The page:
We were instantly obsessed. Running up to the CD store (the guy who ran it HATED vinyl), my brother placed a special order for the import (Canada was not America after all) and laid down the required deposit (buying music in the CD era was a process). And we waited. We satiated ourselves with “Pop Queen” and the cover of Noise Addict’s “I Wish I Was Him” that Kathleen Hanna did on the Rock Stars Kill compilation we had found used shortly after.
At this point I must stress how clutch it was to have a sibling who was getting into the same music that you were. The short two and a half years of age between us meant we were discovering this music at the same time. We were a music discovery team. We had double the investigation skills, double the buying power, and a partner for this budding music obsession.
Each week we would go to the used CD store and find two more pieces of the massive music puzzle we were trying to put together. We would sit and study thanks lists looking for connections, dissect the lyrics, and proselytize and fantasize about the new world of music that was unfolding before us.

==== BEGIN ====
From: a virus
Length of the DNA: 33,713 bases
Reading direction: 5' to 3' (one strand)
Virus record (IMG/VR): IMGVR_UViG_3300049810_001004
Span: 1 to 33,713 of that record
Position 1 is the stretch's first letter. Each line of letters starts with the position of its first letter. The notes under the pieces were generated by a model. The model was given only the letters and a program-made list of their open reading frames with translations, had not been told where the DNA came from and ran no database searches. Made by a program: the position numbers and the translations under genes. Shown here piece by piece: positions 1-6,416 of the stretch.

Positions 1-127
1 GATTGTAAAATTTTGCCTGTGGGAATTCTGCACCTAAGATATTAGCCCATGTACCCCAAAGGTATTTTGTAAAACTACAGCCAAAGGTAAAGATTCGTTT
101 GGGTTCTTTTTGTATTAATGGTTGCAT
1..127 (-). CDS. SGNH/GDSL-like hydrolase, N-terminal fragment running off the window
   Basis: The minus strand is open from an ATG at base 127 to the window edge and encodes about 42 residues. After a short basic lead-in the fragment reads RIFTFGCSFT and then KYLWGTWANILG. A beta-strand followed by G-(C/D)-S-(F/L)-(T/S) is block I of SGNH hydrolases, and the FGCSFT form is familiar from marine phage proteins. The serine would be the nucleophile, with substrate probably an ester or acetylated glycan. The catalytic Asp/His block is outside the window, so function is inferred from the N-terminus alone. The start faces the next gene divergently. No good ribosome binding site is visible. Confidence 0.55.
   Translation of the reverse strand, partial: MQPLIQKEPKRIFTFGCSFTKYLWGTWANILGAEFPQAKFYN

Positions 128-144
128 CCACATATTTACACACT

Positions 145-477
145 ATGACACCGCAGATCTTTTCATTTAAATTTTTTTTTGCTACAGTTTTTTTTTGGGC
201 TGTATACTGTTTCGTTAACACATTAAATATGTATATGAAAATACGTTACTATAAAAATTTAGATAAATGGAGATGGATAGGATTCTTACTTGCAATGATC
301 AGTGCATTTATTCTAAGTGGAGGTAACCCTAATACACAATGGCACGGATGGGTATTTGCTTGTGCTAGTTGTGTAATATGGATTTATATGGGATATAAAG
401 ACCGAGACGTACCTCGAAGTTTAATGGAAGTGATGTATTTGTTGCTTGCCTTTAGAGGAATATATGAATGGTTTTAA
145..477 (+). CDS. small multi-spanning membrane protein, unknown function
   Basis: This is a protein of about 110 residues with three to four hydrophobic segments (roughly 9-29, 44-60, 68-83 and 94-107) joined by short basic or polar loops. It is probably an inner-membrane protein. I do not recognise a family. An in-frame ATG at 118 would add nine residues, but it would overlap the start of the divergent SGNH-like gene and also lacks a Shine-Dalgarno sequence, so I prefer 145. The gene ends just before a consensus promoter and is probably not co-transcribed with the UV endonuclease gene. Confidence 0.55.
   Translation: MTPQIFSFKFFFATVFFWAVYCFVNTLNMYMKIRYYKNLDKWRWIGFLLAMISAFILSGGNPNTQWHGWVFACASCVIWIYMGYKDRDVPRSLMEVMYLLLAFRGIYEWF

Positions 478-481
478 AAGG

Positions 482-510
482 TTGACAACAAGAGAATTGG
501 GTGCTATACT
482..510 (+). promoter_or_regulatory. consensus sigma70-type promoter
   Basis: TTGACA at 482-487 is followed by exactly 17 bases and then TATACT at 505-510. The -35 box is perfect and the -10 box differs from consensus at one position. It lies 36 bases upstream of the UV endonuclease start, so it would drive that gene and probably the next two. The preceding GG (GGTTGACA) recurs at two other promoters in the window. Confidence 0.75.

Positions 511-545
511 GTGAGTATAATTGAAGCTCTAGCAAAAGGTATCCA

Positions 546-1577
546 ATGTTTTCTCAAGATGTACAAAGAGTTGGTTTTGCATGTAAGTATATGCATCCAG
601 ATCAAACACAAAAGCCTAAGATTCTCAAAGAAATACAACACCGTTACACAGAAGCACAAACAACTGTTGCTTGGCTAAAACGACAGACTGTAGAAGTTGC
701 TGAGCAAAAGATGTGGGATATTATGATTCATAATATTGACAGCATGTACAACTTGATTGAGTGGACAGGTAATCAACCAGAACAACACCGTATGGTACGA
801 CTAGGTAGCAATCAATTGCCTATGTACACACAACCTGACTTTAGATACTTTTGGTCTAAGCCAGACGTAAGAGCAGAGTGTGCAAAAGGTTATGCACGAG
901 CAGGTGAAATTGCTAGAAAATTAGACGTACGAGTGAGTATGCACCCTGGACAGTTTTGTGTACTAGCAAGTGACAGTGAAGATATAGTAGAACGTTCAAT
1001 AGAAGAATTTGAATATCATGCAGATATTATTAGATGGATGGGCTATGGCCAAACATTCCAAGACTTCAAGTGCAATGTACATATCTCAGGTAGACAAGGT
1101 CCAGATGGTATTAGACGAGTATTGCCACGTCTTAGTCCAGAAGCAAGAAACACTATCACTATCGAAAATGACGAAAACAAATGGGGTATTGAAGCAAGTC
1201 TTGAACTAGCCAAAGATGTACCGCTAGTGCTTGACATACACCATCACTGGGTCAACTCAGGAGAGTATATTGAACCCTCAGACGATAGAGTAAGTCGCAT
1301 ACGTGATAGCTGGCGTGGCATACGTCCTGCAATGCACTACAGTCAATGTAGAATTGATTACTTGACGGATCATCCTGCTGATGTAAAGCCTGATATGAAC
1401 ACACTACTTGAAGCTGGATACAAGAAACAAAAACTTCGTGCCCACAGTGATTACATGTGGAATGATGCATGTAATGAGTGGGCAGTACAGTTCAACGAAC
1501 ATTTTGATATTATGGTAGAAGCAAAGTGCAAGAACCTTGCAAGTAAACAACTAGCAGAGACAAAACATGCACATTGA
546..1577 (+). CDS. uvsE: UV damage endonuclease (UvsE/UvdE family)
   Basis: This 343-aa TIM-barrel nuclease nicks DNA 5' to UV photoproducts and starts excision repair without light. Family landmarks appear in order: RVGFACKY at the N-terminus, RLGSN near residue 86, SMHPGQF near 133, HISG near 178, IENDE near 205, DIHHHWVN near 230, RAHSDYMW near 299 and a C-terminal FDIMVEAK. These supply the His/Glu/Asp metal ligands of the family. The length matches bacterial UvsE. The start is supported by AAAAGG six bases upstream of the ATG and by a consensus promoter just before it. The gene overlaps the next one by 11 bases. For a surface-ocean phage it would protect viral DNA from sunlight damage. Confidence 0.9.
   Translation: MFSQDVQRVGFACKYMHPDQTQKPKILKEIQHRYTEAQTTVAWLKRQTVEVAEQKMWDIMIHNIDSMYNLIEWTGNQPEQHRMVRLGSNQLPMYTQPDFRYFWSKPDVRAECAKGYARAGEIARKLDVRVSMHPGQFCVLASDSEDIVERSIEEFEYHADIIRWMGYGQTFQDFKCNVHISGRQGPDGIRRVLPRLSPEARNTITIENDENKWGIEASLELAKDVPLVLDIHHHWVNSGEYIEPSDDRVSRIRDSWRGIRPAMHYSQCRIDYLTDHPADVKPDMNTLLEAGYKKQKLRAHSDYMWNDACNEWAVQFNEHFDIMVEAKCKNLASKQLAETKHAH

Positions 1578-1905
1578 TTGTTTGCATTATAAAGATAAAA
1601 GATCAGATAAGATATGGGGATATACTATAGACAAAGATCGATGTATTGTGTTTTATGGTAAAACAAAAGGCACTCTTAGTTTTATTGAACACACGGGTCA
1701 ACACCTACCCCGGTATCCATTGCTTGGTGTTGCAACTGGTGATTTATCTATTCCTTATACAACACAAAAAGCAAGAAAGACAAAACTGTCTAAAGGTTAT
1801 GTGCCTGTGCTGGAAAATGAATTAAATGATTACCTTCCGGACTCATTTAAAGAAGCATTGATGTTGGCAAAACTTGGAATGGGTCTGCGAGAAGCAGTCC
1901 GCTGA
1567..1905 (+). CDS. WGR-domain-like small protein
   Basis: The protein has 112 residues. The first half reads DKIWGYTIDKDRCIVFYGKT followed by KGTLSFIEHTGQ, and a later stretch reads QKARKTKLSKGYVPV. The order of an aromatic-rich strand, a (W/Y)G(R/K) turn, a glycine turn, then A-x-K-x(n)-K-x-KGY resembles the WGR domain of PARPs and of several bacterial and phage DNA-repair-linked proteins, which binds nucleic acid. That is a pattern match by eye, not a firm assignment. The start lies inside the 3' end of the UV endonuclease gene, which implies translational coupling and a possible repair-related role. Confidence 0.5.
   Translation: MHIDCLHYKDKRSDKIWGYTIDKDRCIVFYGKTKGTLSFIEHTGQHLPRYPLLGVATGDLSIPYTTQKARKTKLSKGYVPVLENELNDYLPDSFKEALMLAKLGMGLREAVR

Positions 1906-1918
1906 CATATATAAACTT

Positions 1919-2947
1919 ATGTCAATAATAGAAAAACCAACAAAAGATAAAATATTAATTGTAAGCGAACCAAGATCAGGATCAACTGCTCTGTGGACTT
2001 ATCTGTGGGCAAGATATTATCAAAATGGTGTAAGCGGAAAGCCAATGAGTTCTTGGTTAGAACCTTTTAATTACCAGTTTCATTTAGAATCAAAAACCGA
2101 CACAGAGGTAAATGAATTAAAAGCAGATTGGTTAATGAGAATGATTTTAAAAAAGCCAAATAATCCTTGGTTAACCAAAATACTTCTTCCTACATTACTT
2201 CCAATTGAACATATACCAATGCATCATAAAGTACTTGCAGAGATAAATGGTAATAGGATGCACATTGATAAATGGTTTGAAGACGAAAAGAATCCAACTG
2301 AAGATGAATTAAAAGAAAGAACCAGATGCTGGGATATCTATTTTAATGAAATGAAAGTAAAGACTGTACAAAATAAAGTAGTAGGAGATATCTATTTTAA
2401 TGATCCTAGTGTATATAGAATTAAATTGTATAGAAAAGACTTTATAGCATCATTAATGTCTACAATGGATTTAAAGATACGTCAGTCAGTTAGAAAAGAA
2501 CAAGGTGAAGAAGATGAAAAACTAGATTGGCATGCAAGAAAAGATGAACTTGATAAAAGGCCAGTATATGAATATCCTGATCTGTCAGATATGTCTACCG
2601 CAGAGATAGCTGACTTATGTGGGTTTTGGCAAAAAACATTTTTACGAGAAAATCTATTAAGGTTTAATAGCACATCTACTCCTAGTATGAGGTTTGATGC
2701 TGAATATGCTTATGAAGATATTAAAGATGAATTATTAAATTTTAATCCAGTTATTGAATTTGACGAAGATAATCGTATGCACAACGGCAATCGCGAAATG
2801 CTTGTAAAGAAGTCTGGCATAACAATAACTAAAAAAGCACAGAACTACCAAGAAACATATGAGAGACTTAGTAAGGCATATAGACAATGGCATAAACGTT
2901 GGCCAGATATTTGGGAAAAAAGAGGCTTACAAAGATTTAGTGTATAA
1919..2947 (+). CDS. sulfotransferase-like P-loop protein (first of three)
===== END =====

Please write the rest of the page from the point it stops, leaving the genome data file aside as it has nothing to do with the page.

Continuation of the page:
I don’t know if I have ever anticipated a record more.
I have a very vivid memory of my brother coming home with that CD. The way the sun hit the cellophane as we frantically opened it and flipped through the booklet before racing to put it on.
The things that hit me about Grandpa Would on that first listen are still the things that strike me all these years later about the record. Firstly, how raw and honest it is. It certainly isn’t raw in terms of recording. I remember a point in reviews being made about Brad Wood’s production on it, and years later I can really appreciate how important he is to this record. The cleanness of production is what makes it all the more raw: You can hear everything. Ben isn’t hiding behind the wall of feedback or wearing the armor of fuzz that seemed to insulate so many of my other musical heroes at the time.